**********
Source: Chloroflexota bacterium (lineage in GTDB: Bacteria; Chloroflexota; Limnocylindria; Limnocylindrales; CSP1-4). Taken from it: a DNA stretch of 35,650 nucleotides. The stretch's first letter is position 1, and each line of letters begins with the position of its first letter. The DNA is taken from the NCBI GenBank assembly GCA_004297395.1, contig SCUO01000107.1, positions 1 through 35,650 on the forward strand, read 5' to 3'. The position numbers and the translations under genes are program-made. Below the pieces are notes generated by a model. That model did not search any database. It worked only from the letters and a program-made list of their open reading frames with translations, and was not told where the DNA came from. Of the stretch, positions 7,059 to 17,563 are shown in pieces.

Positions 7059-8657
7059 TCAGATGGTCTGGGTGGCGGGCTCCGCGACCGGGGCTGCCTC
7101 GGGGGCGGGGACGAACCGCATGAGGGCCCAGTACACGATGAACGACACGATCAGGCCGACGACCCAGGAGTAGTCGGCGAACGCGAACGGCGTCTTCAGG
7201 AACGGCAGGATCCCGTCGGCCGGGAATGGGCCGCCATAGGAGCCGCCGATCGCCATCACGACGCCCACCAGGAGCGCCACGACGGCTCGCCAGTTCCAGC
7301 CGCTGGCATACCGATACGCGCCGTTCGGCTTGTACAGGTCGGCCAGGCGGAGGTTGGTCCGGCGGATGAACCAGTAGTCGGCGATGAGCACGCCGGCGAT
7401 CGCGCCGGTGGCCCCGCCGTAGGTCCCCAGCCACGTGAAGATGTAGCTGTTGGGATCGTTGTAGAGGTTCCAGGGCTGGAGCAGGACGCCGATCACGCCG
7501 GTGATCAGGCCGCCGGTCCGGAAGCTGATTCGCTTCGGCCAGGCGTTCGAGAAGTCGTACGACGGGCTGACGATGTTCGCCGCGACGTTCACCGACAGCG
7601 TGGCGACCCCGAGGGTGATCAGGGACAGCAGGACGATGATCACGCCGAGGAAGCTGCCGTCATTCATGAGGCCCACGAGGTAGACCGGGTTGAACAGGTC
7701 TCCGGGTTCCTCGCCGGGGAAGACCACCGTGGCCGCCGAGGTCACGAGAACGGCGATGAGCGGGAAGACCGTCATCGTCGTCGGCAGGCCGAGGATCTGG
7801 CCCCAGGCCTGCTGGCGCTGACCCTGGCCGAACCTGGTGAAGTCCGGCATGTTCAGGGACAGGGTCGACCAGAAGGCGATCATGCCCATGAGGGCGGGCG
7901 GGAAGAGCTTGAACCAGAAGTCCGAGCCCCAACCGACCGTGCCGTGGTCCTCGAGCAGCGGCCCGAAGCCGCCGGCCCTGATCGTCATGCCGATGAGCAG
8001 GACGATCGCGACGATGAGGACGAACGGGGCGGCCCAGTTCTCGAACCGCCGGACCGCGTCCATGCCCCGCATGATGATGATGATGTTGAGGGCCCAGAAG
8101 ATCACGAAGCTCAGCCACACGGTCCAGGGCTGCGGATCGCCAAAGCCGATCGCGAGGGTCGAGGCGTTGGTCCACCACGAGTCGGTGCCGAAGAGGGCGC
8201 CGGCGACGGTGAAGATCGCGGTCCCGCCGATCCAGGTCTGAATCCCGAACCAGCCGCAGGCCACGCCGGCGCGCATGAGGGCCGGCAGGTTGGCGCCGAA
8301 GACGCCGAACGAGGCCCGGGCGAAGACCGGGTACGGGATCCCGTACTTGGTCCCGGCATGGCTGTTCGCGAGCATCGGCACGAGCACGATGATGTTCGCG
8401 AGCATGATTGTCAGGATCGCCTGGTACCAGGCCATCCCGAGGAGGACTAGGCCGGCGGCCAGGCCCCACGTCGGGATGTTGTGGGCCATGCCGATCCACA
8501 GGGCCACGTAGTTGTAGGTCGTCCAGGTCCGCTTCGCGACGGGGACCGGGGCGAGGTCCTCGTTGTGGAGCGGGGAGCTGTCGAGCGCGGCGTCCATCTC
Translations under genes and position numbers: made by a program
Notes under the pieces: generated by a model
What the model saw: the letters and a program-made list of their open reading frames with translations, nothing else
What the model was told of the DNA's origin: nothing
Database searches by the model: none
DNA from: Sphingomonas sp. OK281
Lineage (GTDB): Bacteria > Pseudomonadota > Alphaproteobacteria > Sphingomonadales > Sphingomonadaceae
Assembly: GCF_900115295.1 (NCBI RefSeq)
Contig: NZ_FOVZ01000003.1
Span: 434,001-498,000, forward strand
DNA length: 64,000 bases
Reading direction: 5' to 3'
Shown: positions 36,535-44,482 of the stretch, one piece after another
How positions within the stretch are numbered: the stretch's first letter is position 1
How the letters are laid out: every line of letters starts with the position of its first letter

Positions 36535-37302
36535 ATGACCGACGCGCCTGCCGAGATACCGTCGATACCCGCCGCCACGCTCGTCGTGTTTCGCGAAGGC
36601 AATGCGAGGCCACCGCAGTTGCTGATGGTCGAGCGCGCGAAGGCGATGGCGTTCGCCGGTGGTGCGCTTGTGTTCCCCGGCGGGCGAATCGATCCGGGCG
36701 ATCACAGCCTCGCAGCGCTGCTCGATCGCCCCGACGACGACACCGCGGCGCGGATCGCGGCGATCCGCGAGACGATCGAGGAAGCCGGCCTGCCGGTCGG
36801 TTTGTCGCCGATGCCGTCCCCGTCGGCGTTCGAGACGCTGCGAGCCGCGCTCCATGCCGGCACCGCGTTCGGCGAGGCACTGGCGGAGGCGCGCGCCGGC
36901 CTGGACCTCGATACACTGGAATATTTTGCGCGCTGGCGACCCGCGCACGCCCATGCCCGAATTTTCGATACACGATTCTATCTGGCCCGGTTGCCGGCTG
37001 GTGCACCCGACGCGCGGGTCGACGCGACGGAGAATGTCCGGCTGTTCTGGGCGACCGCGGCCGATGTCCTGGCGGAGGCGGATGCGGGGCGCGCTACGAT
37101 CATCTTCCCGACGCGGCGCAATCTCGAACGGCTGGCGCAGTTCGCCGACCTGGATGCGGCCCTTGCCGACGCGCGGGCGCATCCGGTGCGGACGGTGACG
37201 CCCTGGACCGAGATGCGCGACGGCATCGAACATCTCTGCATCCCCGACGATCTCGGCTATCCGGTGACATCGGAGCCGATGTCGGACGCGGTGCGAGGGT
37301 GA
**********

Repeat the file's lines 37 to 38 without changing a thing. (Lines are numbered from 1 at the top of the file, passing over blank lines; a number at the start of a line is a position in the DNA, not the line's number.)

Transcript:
36701 ATCACAGCCTCGCAGCGCTGCTCGATCGCCCCGACGACGACACCGCGGCGCGGATCGCGGCGATCCGCGAGACGATCGAGGAAGCCGGCCTGCCGGTCGG
36801 TTTGTCGCCGATGCCGTCCCCGTCGGCGTTCGAGACGCTGCGAGCCGCGCTCCATGCCGGCACCGCGTTCGGCGAGGCACTGGCGGAGGCGCGCGCCGGC